Pack Searchers Are One Thing…

Ever since the advent of jersey cards in products, people have been there to beat the system when opening packs to make money. These morally deceptive people have camped out at retailers across the country with their system, all with the goal of finding jersey and auto cards without ever opening the pack. These “pack searchers” have become some of the most hated people in the hobby, and have made buying loose retail packs for hits an unwinnable venture.

After obtaining these searched packs, they often sell them on eBay as “hot packs,” or packs of product for sale with guaranteed hits inside. Collectors often buy the packs expecting a chance at a nice card, but usually end up with nothing more than a plain jersey card. It’s unethical, damaging, and underhanded, despite the fact that manufacturers have used decoy cards to try and fend them off. As the companies have started to clearly label their retail packs, coupled with the decreasing value of plain jersey cards, pack searchers have diminished in numbers. It doesn’t stop people from trying their hand at it, but really, it’s not as much of a problem as it used to be.

There is one thing I saw recently that made me cringe, and that is the number of sellers out there who flat out cheat buyers who don’t know the logistics of the practice. Recently, an auction was posted, featuring the claim that the hot pack for sale contained a 1 of 1 superfractor out of 2009 Topps Chrome Football. Superfractors are extremely valuable for top tier rookies and players, and are some of the most sought after cards in the hobby. Every red flag I had in place started to go off in my head, rightfully so.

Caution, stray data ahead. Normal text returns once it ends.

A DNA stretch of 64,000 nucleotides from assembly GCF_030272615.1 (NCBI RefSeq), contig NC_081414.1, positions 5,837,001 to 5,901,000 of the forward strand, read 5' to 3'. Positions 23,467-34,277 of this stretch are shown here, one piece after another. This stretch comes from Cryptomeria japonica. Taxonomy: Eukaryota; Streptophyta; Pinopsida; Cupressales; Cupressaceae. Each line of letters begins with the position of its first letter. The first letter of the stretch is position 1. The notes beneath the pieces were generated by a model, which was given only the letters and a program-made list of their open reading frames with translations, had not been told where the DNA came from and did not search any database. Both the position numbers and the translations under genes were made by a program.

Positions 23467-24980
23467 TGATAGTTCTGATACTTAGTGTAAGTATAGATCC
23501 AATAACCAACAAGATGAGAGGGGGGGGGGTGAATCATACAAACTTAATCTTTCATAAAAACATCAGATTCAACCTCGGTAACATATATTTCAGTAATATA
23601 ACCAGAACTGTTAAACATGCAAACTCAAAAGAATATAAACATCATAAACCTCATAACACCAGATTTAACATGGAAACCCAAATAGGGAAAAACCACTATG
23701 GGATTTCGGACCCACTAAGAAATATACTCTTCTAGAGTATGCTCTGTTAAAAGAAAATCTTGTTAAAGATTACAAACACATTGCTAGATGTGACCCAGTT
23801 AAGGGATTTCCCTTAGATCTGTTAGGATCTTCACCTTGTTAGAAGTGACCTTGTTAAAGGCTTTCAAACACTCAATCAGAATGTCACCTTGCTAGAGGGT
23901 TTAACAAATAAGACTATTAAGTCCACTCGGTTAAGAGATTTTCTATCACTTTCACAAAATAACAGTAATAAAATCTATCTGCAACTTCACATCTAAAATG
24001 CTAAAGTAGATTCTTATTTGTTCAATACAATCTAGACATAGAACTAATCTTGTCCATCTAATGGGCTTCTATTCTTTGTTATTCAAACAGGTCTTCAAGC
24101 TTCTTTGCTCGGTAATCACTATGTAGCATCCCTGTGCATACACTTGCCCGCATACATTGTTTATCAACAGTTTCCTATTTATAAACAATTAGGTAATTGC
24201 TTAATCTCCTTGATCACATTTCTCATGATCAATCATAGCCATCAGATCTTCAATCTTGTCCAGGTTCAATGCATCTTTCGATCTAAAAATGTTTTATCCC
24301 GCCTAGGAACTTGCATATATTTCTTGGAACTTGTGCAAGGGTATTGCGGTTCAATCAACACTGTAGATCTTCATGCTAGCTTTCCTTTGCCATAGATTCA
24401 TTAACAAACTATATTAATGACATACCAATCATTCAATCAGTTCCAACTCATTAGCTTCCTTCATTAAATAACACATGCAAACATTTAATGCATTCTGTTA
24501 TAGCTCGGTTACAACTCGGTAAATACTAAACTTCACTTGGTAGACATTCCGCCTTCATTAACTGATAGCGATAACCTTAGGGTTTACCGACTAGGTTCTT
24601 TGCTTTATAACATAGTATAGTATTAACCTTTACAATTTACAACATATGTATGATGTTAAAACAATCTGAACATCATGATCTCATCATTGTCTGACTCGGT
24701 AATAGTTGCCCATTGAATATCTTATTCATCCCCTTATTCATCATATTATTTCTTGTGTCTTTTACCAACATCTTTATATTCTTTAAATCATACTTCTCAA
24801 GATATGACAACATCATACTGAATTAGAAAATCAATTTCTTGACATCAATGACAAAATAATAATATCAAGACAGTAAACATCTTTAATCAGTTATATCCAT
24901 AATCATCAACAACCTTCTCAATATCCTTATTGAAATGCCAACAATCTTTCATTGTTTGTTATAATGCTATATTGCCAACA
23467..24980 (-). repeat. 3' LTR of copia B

For those of you who have opened the packs of this product, its no surprise that this is a completely impossible claim to make. A superfractor is physically impossible to search out in an unopened pack, as the card features no discernable difference from the regular cards. They are not thicker, they don’t weigh more, and they are not a guaranteed hit in any box. Therefore, any claim that any unopened pack contains one, is 100% false.

Of course, because not everyone is familiar with these facts, there are bidders on the pack, which should end upwards of 100 dollars. I feel horrible for the winning bidder, because whoever buys the pack will end up with a superfractor that isn’t worth anything, out of a pack that has been opened and resealed. The seller has opened the pack, saw that the superfractor was probably a cheerleader card or lower tier player, glued the pack shut, and is selling it under the suspicion that the sale will get him more money.


The easiest way to punish any scam artist is to not buy into the scam, especially when there are very few avenues to take corrective action on this person. The seller’s pack will deliver what it says, but only because the person has advanced knowledge of what is going to come out of the pack. It’s completely unethical and unfair to the buyer, and I recommend never trusting anything you can’t verify with 100% certainty.